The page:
“Once upon a time, fire led our ancestors into the circle. It made sense to put the fire in the center and to gather around it. A circle defined physical space by creating a rim with a common sense of sustenance lighting up the center. These ancestors needed the circle for survival—food, warmth, defense—and they discovered that the circle could help design social order.”
Under the glowing light of the Topanga Library Meeting Room, with a warm cup of tea in hand, you can sit in council as friends, new and familiar, are uplifted each month by the deep listening and storytelling of Topanga Talking Stick.
I first discovered council when I was teaching an after-school program for LAUSD middle schoolers with Inside Out Community Arts. The goal of the program was to build confidence, self-expression, and conflict resolution skills through theater arts. Every bit of working with the Inside Out award-winning curriculum and team was exquisite, but what drew me in were the rare times when we gathered into ten-person circles, passed a talking piece, and listened. Put simply, council is an age-old practice that involves bringing people together in a circle to bear witness and share authentically. We agree to speak one at a time, sharing personal stories and listening non-judgmentally.
Later, when I was offered my first professional development, I jumped at the opportunity to explore more about this “council thing” and signed up for facilitator training through the Ojai Foundation (ojaifoundation.org). I’ve since become a Level III trained Council Facilitator, to submerge into multi-year council studies through Council Heart (councilheart.com) in Venice, CA, and bring council to various businesses and organizations, including Skirball Hospice, and student groups following the Parkland shootings.
In May 2018 I, along with two other Topanga Elementary parents, Summer Scott-Sexton and Michelle Butler, launched Topanga Talking Stick as a forum where parents could practice the tools our students were learning around Restorative Justice. As fire season came to a close with the devastating Woolsey fire, many Topanga residents were drawn to the Talking Stick as a way to bond over the stressful period of loss. Today, our community includes many seekers from inside and outside the canyon. This safe space meets an important unmet need during this challenging historical moment of urban isolation,” says Topanga resident Dr. Alisa Land Hill.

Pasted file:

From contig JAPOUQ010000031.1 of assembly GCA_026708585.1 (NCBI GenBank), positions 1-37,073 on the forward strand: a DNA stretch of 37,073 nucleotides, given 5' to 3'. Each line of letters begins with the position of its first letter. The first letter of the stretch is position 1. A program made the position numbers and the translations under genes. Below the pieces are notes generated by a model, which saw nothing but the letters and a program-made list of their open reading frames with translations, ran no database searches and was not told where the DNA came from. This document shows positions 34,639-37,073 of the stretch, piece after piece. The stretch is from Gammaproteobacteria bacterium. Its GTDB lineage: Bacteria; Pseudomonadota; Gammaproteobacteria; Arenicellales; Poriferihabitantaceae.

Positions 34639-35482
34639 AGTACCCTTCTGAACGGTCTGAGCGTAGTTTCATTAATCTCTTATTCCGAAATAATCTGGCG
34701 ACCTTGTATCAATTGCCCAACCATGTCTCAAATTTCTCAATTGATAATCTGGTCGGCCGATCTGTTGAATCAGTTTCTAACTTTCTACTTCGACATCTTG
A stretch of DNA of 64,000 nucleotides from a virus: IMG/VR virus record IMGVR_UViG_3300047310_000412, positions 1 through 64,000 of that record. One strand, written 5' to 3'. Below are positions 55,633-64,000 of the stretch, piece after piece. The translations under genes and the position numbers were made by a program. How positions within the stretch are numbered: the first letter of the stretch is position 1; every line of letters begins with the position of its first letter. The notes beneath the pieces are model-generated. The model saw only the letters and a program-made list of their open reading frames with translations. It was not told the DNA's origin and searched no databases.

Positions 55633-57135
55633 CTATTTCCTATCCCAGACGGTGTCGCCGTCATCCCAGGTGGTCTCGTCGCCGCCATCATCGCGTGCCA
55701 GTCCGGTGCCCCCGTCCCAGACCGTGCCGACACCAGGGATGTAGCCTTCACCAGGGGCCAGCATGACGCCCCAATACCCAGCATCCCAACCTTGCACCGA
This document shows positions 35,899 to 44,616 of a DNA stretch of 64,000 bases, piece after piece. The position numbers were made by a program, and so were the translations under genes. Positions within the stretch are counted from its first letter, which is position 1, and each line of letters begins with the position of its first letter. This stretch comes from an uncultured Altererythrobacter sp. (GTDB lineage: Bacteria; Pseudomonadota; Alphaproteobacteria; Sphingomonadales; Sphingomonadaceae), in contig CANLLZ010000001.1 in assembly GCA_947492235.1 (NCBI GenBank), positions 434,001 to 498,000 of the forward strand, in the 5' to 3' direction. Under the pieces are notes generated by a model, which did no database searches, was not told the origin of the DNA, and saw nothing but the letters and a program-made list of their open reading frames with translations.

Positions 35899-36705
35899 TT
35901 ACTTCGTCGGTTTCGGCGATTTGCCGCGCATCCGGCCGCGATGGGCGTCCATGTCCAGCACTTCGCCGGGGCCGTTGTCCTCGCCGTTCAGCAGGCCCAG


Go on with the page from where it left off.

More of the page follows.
Each month brings a new theme for sharing, created and delivered by a rotating body of facilitators, many of whom are canyon residents. Recent Talking Stick themes include Forgiveness & Gratitude, Vulnerable Presence, The Healing Power of Kindness, and Masculinity in the Modern Age.
You are welcome whether you are new to council or whether you have been practicing for many years. If you are someone whose work as a practitioner, teacher, activator, light worker or social engineer finds you facilitating circles, join us in co-leading a circle. Current facilitators include Kamakshi Hart, Shawn Berry, Scott Vineberg, Andrea Shreeman, Summer Scott Sexton, Magalie Bonneau, Jane Faulkner, Candice Pereira, Wendy Haines, Stefani Valadez, and Niki Schmid.
Topanga Talking Stick meets on the third Tuesday of each month from 6 to 7:45 p.m. Members of the Topanga Library staff provide a welcoming space and Craig Fisher delights in curating all the best books on our rotating topics to check out. Library Manager is Ashley Adams
We lit a flame (metaphorically of course; safety is always first in Topanga!) 19 months ago and continue to hold space each month for whomever is called to join.
The final 2019 Talking Stick Council is December 17. Council dates for 2020 are January 21, February 18, and March 17. For more information: TopangaTalkingStick.com. Please send questions, suggestions, and interest in facilitation to: info@TopangaTalkingStick.com; and on Facebook.
By Andrea Shreeman